Nanotechnology: The Basics Week 1: Small, strange and useful! This first week we will introduce nanotechnology. As you will learn, defining the term itself can be a challenge and the discipline has a rich and somewhat controversial history. We will conclude the week with a tour of the different types of materials in the nanotechnology pantheon that sets up the class for the weeks to come.

Week 2: Electronics when materials are super small. There is no doubt our lives have been changed by the small and powerful computers we now use in everything from our cell phones to our coffeemakers. This week you will learn how nanotechnology has been a part of this revolution and what the limits are to making wires and transistors super, super small.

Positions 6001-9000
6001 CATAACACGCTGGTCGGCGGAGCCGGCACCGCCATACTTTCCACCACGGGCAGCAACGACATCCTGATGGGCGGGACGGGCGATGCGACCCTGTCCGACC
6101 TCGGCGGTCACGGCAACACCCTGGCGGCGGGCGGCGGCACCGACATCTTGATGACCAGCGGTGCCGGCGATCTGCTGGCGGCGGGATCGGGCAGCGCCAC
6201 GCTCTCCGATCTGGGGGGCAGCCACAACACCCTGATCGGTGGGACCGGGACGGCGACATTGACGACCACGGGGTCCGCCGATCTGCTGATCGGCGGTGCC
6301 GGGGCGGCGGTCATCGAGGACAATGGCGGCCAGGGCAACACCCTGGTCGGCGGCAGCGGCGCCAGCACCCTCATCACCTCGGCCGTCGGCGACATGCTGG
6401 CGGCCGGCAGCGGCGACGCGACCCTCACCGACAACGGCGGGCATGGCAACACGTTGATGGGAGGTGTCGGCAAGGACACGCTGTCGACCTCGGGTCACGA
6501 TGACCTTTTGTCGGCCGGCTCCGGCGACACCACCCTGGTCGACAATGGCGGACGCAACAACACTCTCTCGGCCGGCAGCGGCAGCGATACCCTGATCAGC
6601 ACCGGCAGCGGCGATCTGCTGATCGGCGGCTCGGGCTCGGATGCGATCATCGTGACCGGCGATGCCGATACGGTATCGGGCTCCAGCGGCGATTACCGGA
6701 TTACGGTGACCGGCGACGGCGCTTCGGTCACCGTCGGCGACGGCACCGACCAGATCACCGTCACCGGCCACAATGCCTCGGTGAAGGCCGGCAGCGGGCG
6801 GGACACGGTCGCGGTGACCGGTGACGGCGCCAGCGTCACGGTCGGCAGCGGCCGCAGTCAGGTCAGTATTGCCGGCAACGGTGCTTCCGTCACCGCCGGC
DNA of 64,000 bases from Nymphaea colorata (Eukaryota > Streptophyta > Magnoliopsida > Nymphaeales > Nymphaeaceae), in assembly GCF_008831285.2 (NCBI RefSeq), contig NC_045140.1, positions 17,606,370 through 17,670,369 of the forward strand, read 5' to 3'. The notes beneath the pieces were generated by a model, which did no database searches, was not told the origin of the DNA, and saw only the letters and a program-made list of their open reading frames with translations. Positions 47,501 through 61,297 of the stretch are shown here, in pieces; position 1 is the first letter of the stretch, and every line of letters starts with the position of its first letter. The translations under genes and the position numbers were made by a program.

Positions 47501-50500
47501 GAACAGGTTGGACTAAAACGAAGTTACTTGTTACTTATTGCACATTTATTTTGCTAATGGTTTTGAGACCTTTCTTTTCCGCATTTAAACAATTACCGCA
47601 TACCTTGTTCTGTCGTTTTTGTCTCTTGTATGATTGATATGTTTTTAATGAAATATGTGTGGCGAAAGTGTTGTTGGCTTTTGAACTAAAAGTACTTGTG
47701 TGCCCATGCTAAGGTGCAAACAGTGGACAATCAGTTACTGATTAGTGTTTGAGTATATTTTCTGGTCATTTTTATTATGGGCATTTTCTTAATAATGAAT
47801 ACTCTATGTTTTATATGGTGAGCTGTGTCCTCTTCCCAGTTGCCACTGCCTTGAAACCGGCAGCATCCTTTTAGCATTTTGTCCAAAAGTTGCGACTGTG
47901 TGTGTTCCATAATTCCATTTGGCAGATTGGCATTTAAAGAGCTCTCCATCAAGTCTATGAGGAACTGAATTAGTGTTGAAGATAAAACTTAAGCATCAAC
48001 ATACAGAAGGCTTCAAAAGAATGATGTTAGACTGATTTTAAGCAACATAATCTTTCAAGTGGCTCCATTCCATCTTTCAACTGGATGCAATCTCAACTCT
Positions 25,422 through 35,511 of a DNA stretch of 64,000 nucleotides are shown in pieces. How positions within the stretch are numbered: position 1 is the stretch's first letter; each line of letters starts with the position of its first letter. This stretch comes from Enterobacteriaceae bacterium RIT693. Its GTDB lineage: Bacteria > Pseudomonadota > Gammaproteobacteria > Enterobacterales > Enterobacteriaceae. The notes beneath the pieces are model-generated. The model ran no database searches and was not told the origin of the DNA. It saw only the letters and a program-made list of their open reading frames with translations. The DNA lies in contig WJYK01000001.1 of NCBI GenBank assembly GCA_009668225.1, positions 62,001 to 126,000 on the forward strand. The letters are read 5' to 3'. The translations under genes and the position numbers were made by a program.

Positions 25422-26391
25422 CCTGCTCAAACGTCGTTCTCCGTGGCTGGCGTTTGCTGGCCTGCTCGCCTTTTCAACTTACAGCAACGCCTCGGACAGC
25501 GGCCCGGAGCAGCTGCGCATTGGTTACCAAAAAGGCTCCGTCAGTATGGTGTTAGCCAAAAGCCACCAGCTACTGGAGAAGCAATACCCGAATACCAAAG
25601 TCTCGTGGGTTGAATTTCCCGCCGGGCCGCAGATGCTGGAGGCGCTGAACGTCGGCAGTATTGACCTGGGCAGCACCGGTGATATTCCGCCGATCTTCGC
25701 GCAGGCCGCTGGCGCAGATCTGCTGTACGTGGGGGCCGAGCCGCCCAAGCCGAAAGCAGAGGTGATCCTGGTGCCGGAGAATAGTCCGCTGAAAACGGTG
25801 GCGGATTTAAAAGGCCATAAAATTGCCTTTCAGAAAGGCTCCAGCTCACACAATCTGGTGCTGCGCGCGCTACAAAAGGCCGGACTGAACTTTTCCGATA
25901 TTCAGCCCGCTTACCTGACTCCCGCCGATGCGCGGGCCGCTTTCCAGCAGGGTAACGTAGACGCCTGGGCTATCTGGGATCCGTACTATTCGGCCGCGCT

Week 3: How magnets change when they are made small. Magnetism is quite mysterious and the foundation of such cool technologies as flash drives and MRI imaging. Nanotechnology has played a crucial role in advancing all of these diverse applications and in week 3 you’ll gain some insight into how that is possible.

Week 4: Shedding light on nanoscale materials and photonics. Compared to electrons, photons are difficult things to trap and control with normal materials. Nanomaterials offer completely new approaches to manipulating light. Whether its through diffraction, or plasmonics, nanotechnology can provide new capabilities for solid state lasers as well as super resolution microscopes.

We expect some knowledge of freshman chemistry and physics, as well as algebra. Access to a spreadsheet program would also be of value. However, we recognize that for some interested participants this knowledge may be rusty and will provide where possible optional review videos to go over terminology and concepts relevant to the week’s material.